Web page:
1. 1.

    In the honey-bee drone retina (Apis mellifera) oxidative metabolism iscarried out largely by the photoreceptors. We have studied the effects of atransient inhibition of this metabolism, by recording receptor potentialsimultaneously with measurements of local Poo2 and extracellular [K+]([K+]o), using O2- and K+-sensitive microelectrodes.

  2. 2.

    When the retina was subjected to anoxia or exposed to Na-amobarbital(amytal), the photoreceptors depolarized by about 30 mV, in parallel withan increase of [K+]o of up to 30 mmol l−1, and the receptor potential wasabolished in 2–3 min.

  3. 3.

    The reduction of the receptor potential followed the beginning ofanoxia with a delay, which we define as a ‘resistance’ of the photoreceptorsto anoxia.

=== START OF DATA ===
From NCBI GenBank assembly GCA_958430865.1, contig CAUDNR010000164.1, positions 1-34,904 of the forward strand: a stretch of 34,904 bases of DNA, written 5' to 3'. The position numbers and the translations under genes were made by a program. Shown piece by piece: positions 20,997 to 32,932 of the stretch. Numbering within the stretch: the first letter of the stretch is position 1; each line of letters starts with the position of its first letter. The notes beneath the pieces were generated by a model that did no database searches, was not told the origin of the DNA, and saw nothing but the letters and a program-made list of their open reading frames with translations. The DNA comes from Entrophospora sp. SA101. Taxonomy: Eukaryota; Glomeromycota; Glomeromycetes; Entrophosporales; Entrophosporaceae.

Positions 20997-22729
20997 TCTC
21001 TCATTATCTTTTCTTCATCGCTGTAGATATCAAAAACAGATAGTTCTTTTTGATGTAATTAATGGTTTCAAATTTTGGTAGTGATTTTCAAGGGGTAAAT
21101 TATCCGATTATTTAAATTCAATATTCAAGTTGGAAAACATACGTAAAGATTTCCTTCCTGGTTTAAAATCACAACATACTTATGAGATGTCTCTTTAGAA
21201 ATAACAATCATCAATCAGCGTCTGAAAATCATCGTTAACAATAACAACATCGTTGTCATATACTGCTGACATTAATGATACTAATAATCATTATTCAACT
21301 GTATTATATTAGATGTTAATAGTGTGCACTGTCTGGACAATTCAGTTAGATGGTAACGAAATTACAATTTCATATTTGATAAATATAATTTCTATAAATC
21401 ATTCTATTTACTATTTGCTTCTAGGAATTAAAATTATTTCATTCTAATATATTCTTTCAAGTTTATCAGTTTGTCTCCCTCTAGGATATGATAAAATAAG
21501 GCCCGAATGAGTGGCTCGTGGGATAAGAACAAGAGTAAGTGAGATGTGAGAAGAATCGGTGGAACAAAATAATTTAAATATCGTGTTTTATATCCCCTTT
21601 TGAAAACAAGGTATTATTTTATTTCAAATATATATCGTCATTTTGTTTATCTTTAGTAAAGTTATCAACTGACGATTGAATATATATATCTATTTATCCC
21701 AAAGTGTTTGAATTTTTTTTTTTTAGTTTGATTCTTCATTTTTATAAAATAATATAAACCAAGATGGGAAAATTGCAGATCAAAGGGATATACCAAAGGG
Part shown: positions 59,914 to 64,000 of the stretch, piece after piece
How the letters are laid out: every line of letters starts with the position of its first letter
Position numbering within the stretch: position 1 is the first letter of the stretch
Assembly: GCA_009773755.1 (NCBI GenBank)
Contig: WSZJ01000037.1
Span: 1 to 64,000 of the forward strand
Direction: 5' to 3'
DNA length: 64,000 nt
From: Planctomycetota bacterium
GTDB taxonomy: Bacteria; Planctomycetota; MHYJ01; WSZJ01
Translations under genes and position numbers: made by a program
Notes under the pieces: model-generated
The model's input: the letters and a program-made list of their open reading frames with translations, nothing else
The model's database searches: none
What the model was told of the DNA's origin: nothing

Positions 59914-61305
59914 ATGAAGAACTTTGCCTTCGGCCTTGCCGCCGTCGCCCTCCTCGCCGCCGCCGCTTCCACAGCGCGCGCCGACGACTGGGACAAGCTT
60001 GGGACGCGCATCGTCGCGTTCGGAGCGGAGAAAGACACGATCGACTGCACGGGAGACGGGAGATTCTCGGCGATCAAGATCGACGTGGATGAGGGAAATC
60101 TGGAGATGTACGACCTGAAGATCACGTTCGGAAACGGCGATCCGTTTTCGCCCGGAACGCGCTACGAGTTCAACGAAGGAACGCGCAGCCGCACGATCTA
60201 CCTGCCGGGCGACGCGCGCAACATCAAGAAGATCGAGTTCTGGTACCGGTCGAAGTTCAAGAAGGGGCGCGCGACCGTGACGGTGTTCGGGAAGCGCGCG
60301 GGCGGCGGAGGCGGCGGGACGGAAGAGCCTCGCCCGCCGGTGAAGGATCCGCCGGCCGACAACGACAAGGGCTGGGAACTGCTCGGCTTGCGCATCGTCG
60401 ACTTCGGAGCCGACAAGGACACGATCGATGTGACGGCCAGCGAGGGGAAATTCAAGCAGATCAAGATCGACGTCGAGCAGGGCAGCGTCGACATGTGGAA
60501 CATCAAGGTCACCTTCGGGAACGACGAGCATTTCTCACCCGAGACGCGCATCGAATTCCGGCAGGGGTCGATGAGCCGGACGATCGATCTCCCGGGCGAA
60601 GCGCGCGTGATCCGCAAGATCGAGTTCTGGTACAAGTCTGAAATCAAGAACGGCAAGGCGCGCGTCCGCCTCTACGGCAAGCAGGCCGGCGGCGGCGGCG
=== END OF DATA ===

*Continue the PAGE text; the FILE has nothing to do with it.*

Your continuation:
4. 4.

    The resistance to anoxia was greater if the photoreceptors werestimulated with only low intensity light flashes, suggesting that the effectsof anoxia are due to the progressive consumption of a substance stored in thephotoreceptors. This substance is probably ATP.

  5. 5.

    When O2 was reintroduced, or amytal washed out, oxidative metabolismrapidly resumed. [K+]o quickly decreased and, after a large undershoot, returned to the baseline in less than 5 min. There was in parallel arepolarization of the photoreceptors, followed by recovery of the receptorpotential.

  6. 6.

    About 5 min after reintroduction of O2, when the [K+]o, the membranepotential and the amplitude and kinetics of the receptor potential had completelyrecovered, exposure of the retina to a second anoxia suppressed thereceptor potential faster than had the first anoxia.

  7. 7.

    Full recovery of the resistance to anoxia thus takes longer (by about 10 min) than recovery of the electrical properties of the photoreceptor cells.The amplitude of the extra oxygen consumption measured after a flash oflight recovered in parallel with the resistance to anoxia.

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